The FASB recently issued ASU 2020-06, Debt – Debt with Conversion and Other Options (Subtopic 470- 20) and Derivatives and Hedging – Contracts in Entity’s Own Equity (Subtopic 815-40): Accounting for Convertible Instruments and Contracts in an Entity’s Own Equity, to reduce complexity in applying GAAP to certain financial instruments with characteristics of liabilities and equity. The guidance in ASU 2020-06 simplifies the accounting for convertible debt instruments and convertible preferred stock by removing the existing guidance that requires entities to account for beneficial conversion features and cash conversion features in equity, separately from the host convertible debt or preferred stock. The guidance in ASC 470-20 applies to convertible instruments for which the embedded conversion features are not required to be bifurcated from the host contract and accounted for as derivatives. In addition, the amendments revise the scope exception from derivative accounting in ASC 815-40 for freestanding financial instruments and embedded features that are both indexed to the issuer’s own stock and classified in stockholders’ equity, by removing certain criteria required for equity classification. These amendments are expected to result in more freestanding financial instruments qualifying for equity classification (and, therefore, not accounted for as derivatives), as well as fewer embedded features requiring separate accounting from the host contract. The amendments in ASU 2020-06 further revise the guidance in ASC 260, Earnings Per Share, to require entities to calculate diluted earnings per share (EPS) for convertible instruments by using the if-converted method. In addition, entities must presume share settlement for purposes of calculating diluted EPS when an instrument may be settled in cash or shares. The amendments in ASU 2020-06 are effective for public entities, excluding smaller reporting companies, for fiscal years beginning after December 15, 2021. For all other entities, the amendments are effective for fiscal years beginning after December 15, 2023. Early adoption is permitted, but no earlier than fiscal years beginning after December 15, 2020. We are currently assessing the impact of the adoption of this ASU on our financial statements

 

Note 3 – Business Acquisition

 

On October 23, 2020, we completed the acquisition of all of the issued and outstanding shares of capital stock of CPM for approximately $2.5 million in cash, subject to certain adjustments, pursuant to the terms of a Stock Purchase Agreement, by and among the Company, CPM, Pride Diagnostics LLC (“Pride Diagnostics”) and the members of Pride Diagnostics (together with Pride Diagnostics, the “Seller Parties”), and Arvind Gurnani, as representative of the Seller Parties. CPM (now known as ProPhase Diagnostics NJ, Inc.) owns a 4,000 square foot (CLIA) accredited laboratory located in Old Bridge, New Jersey. On October 23, 2020, we entered into a Consulting Agreement with Mr. Gurnani for a six-month period for an aggregate total of $300,000, which was subsequently terminated after two months of service.

 

Based on the preliminary valuation, the total consideration of $2.5 million has been allocated to assets acquired and liabilities assumed based on their respective fair values as follows (amount in thousands):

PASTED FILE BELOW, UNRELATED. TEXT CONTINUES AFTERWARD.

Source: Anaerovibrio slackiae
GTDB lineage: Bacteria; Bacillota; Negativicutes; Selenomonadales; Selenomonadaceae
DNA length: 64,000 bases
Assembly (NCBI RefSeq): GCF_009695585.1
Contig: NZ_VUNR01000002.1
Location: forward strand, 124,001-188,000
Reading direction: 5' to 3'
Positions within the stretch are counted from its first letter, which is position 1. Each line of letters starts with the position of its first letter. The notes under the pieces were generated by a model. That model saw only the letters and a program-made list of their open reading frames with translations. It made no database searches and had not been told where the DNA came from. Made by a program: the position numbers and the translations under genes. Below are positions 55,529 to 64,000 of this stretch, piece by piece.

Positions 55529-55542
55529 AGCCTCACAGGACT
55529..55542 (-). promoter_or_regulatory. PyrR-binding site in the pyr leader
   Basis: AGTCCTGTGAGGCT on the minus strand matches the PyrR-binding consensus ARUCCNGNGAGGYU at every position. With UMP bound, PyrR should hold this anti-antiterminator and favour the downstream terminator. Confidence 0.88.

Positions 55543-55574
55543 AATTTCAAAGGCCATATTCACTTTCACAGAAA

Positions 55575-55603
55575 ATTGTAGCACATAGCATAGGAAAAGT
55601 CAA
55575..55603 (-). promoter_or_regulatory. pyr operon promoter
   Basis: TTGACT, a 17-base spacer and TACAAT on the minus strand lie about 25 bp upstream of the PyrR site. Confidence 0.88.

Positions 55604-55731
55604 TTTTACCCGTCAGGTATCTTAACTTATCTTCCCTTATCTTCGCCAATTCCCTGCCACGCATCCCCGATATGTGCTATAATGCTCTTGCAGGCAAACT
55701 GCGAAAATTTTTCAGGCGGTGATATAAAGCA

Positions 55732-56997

Clinical lab material $180 
Lab equipment  112 
Definite-lived intangible asset  1,307 
Total assets acquired  1,599 
Liabilities assumed  - 
Net identifiable assets acquired  1,599 
Goodwill  901 
Total consideration $2,500 

 

Goodwill has been measured as the excess of the total consideration over the amounts assigned to the identifiable assets acquired and liabilities assumed in the amount of $901,000, which was primarily related to the acquisition of the assembled workforce. Other definite-lived intangible asset of approximate $1.3 million were related to the CLIA license, which was determined to have an estimated useful life of three years.

 

We have not presented unaudited pro forma combined results of operations as if CPM was acquired as of the beginning of fiscal year 2020 because CPM had no revenue and minimal expenses and, as such, would have been immaterial to our reported losses.

 

The preliminary purchase price allocation is adjusted, as necessary, up to one year after the acquisition closing date if management obtains more information regarding asset valuations and liabilities assumed.

 

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Note 4 – Property, Plant and Equipment

 

The components of property and equipment are as follows (in thousands):

 

  March 31,  December 31,   
  2021  2020  Estimated Useful Life
Land $352  $352   
Building improvements  1,729   1,729  10-39 years
Machinery  4,639   4,441  3-7 years
Lab equipment  4,316   1,002  3-7 years
Computer equipment  1,049   881  3-5 years
Furniture and fixtures  440   194  5 years
   12,525   8,599   
Less: accumulated depreciation  (5,447)  (5,021)  
Total property, plant and equipment, net $7,078  $3,578   

 

Depreciation expense incurred for the three months ended March 31, 2021 and 2020 was $428,000 and $82,000, respectively.

 

Note 5 –Unsecured Convertible Promissory Notes Payable

 

On September 15, 2020, we issued two unsecured, partially convertible, promissory notes (the “September 2020 Notes”) for an aggregate principal amount of $10 million to two investors (collectively, the “Lenders”).

 

The September 2020 Notes are due and payable on September 15, 2023, and accrue interest at a rate of 10% per year from the closing date, payable on a quarterly basis, until the September 2020 Notes are repaid in full. We have the right to prepay the September 2020 Notes at any time after the 13 month anniversary of the closing date after providing written notice to the Lenders, and may prepay the September 2020 Notes prior to such time with the consent of the Lenders. The Lenders have the right, at any time, and from time to time, on and after the 13-month anniversary of the closing date to convert up to an aggregate of $3.0 million of the September 2020 Notes into common stock of the Company at a conversion price of $3.00 per share. Repayment of the September 2020 Notes has been guaranteed by our wholly-owned subsidiary, PMI.